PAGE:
250 Internal Combustion Engines Chap. 4 4~------,.----,-----,-----,----...., 3 2 o <) >, 350 300 " u E 0- 250 0- 200 <) I >, 150 100 50 0 0.7 0.8 0.9 1.0 1.1 1.2 Figure 4.12 Influence of equivalence ratio and load on carbon monoxide and hydro- carbon emissions. Solid lines: 2000 rpm, (Ji = - 38 0, and 80 km h- I road load; Dashed lines: 1200 rpm, (Ji = -J0 0 , and 48 km h - l road load. To reduce NO, emissions significantly, it is necessary to reduce the peak temper-ature significantly. Delaying the initiation of combustion results in the peak pressureoccurring later in the expansion stroke, as illustrated in Figure 4.13. The spark is usuallyfired before top dead center, so that the combustion rate is maximum near top deadcenter. Delaying the spark results in the energy release occurring when the cylindervolume has increased significantly. The peak pressure and temperature are thereforereduced by this spark retard. At the most extreme level, the spark can be retarded pasttop dead center so that the gases begin to expand before combustion begins. The influ-ence of equivalence ratio and ignition angle on fuel consumption and NO, emissions hasbeen calculated by Blumberg and Kummer (1971). Their results are shown in a map ofBSFC versus BSNO in Figure 4.14. Clearly, if an engine could be operated at very lowequivalence ratios, NOt emissions could be reduced dramatically with only a minimalefficiency penalty. Operating at equivalence ratios more typical of premixed combustion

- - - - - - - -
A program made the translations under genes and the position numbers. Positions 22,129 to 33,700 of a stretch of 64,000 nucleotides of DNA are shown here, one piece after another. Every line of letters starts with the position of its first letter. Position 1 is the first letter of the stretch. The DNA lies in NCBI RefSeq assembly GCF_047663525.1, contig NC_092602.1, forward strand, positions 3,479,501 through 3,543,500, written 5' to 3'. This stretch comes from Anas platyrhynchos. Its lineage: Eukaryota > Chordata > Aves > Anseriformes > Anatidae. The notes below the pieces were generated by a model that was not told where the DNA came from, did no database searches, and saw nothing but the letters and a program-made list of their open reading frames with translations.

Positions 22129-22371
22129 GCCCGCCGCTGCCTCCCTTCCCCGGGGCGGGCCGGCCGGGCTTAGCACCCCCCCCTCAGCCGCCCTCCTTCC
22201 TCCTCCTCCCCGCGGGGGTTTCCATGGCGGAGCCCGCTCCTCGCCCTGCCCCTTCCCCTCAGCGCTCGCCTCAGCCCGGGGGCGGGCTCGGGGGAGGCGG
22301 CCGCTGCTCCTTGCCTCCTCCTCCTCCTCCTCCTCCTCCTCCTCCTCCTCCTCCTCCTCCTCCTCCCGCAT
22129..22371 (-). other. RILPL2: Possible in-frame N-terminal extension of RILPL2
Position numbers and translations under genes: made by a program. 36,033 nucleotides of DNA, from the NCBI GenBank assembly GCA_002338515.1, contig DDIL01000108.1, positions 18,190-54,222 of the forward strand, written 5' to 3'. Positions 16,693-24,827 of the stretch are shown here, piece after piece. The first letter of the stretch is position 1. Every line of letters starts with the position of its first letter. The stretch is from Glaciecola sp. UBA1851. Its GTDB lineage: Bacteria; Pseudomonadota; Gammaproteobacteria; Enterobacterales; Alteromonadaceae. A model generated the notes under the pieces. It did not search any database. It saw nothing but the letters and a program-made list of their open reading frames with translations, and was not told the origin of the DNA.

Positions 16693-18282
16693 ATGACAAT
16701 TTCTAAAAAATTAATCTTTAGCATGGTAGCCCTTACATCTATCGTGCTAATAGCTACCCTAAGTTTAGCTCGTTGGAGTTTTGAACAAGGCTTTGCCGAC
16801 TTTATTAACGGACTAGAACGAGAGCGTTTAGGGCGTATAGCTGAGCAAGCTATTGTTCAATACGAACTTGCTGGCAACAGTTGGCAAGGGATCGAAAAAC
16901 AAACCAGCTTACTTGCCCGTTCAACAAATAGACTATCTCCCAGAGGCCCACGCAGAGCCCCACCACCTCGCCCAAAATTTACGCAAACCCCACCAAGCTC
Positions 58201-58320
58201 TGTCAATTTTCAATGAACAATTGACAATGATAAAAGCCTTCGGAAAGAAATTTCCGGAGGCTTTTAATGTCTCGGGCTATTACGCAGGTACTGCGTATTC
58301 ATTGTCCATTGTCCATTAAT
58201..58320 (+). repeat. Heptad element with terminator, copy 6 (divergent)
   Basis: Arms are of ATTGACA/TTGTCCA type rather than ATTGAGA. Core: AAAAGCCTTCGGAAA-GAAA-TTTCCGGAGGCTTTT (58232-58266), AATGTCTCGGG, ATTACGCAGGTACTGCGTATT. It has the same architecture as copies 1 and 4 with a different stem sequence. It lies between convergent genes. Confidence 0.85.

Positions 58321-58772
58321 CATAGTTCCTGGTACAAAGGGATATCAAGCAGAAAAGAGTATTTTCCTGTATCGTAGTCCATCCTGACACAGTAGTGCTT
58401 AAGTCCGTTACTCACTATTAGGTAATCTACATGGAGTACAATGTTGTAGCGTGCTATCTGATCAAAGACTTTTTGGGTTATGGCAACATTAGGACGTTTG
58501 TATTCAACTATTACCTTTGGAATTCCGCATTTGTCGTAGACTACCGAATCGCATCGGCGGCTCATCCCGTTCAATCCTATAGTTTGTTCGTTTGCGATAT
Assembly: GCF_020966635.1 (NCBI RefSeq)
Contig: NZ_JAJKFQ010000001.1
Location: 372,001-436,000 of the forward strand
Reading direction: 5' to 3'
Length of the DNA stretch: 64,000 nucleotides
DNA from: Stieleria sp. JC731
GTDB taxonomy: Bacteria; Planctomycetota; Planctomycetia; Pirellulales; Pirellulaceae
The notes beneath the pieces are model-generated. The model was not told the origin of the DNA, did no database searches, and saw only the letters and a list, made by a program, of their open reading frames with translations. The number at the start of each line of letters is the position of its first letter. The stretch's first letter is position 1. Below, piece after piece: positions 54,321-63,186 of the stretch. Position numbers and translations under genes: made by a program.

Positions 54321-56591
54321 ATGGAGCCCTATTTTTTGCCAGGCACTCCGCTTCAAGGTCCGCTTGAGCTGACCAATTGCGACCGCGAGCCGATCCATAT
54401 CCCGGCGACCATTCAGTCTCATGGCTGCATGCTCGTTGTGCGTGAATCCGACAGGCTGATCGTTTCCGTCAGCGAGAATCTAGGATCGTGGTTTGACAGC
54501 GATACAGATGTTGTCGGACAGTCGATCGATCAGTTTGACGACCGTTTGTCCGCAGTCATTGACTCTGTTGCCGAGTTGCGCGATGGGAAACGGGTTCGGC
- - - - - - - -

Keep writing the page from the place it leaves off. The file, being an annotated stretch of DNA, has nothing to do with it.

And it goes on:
3000r------,-----,-------r----r-.----,---~--~--~-~ 2500 Ii 2000 -" ~ ~ Cf) ~ 1500 0- ~ Q) Bj = 10° ----I-JI--~ -0 c >- 1000 <-> 500 TDC -180 -140 -100 -60 -20 20 60 100 140 180 B Figure 4.13 Influence of ignition timing on cylinder pressure profiles. ep-=1.81 I nlet temperature = 339 K ep- = 1.51 Inlet pressure = 66.6 kPa RPM = 1200 ep-l = 1.41 LlR = 4.0 ep-=1.31 Compression ratio = 8.5 ep-=1.18"o x 12I J ~ 20° to 60° ATDC <-> 10 LL (f) co 50 0 ATDC 8 10° BTDC to 30° ATDC 2.0 4.0 6.0 BS NO (g NO Mr) Figure 4.14 Effect of equivalence ratio and ignition timing on efficiency and NO for~ mation for flOc = 40° (Blumberg and Kummer, 1971). Reprinted by permission of Gor~ don and Breach Science Publishers. 251